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Old 07-23-14, 09:54 AM   #66
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This is correct - just a learning curve.
I just clipped in yesterday for the first time ever - I'm lucky, everything feels really good. Good Luck
Third day out with them today. Feeling better already about them. Take note of my post where I said "rotate toe in" and the heel just follows to clip out. Seems to work for me.
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Old 07-23-14, 10:07 AM   #67
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I don't find it hard to clip in or out. I ride SPD's in heavy traffic. Half the time, I plunk my foot down in just the right spot and clip in right away. I set mine loose to make it easy to get in and out. Since I've ridden with toe clips or cleats most of my life, I feel more secure with them than without them. I have fear of my feet slipping unexpectedly. To each his own. Use them if you like them. Don't use them if you don't.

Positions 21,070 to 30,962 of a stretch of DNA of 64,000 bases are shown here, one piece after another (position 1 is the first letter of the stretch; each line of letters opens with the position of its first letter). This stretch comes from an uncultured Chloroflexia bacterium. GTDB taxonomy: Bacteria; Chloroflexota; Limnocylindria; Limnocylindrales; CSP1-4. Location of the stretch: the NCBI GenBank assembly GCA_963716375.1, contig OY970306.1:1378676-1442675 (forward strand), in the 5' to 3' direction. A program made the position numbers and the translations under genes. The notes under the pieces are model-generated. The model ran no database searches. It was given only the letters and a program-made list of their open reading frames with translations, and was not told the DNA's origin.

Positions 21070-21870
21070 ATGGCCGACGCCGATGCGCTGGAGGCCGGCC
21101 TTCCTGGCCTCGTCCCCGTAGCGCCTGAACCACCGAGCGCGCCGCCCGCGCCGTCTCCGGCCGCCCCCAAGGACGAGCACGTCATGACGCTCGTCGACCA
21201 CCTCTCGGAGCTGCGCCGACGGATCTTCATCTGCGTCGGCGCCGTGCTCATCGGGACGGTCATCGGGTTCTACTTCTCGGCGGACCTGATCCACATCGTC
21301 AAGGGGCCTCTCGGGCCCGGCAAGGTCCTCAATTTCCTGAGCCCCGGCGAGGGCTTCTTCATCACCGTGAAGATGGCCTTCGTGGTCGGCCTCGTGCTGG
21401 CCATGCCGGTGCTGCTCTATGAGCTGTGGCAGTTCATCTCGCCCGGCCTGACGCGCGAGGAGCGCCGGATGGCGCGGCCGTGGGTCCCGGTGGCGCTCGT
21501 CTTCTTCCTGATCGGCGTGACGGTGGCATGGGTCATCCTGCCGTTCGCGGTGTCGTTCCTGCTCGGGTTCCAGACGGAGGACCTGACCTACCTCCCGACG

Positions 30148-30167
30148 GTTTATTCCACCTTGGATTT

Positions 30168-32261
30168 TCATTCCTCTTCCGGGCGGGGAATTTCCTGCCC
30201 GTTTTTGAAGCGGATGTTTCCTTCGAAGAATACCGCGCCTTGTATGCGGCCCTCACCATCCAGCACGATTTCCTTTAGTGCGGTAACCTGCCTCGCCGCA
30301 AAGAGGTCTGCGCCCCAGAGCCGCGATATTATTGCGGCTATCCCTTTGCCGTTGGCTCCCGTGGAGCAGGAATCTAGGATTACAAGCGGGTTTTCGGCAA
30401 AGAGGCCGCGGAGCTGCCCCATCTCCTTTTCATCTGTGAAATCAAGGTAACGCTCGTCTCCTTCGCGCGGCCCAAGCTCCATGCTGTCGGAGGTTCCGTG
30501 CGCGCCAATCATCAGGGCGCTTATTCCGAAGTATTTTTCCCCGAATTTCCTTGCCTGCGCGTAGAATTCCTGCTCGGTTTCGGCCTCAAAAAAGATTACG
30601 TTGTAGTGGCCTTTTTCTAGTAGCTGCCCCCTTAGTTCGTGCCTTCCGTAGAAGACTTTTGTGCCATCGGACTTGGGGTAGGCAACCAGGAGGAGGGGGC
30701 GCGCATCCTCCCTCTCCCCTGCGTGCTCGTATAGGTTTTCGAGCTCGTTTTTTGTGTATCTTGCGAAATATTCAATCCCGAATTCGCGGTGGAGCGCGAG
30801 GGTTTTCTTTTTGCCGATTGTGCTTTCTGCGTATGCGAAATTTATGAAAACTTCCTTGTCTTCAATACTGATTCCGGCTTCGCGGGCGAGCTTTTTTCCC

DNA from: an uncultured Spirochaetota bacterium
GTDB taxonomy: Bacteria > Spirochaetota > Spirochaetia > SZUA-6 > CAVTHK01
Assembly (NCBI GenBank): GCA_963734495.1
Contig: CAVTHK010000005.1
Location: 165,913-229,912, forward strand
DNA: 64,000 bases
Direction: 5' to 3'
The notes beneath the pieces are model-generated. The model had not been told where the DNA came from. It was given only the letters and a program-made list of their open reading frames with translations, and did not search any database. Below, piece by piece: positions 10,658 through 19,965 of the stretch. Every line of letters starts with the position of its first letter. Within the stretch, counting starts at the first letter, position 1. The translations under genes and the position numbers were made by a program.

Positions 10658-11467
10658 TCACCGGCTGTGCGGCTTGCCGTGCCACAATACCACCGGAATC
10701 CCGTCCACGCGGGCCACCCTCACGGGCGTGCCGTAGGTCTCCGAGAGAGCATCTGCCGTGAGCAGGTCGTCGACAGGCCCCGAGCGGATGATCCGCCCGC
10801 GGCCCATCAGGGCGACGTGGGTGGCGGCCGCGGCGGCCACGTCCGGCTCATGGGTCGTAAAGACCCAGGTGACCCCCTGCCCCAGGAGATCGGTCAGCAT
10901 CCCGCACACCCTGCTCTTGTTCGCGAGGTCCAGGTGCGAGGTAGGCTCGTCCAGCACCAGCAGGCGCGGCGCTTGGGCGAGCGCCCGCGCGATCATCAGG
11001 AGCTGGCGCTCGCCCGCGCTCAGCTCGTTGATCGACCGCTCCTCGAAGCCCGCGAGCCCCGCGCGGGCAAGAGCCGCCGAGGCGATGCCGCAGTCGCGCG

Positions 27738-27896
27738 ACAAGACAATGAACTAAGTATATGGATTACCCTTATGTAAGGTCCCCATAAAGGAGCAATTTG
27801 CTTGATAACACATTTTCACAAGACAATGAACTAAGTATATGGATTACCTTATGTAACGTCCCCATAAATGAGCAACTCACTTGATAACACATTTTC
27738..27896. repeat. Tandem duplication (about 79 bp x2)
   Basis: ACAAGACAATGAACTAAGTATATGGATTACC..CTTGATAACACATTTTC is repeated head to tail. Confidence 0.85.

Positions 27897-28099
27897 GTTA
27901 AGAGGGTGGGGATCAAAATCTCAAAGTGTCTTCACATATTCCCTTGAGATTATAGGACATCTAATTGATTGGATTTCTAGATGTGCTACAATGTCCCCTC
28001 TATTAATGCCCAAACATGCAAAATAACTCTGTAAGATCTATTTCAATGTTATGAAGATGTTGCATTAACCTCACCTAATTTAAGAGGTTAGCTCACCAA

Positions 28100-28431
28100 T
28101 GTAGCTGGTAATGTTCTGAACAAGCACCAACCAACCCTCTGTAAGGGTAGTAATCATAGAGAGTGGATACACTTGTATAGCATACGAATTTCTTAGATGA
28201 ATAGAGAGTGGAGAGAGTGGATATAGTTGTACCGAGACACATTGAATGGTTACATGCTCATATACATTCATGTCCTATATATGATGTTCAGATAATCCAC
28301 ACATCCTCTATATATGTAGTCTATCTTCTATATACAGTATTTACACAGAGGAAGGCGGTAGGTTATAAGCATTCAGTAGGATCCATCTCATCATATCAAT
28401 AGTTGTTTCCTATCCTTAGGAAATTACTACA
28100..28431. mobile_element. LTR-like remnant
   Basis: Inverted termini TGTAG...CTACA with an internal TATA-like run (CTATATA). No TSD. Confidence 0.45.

I have SPD-SL's on my track bike for extra security. They are hard to get into. Before I clip in both feet, I ride very slowly and gently. The shoe is slippery on the bottom, so riding without being clipped in is precarious. Clipping out requires me to twist my foot hard, but I am able to bear this in mind, so I can clip out quickly if I need to. I don't ride my track bike on the street much anyway.
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Old 07-23-14, 11:37 AM   #68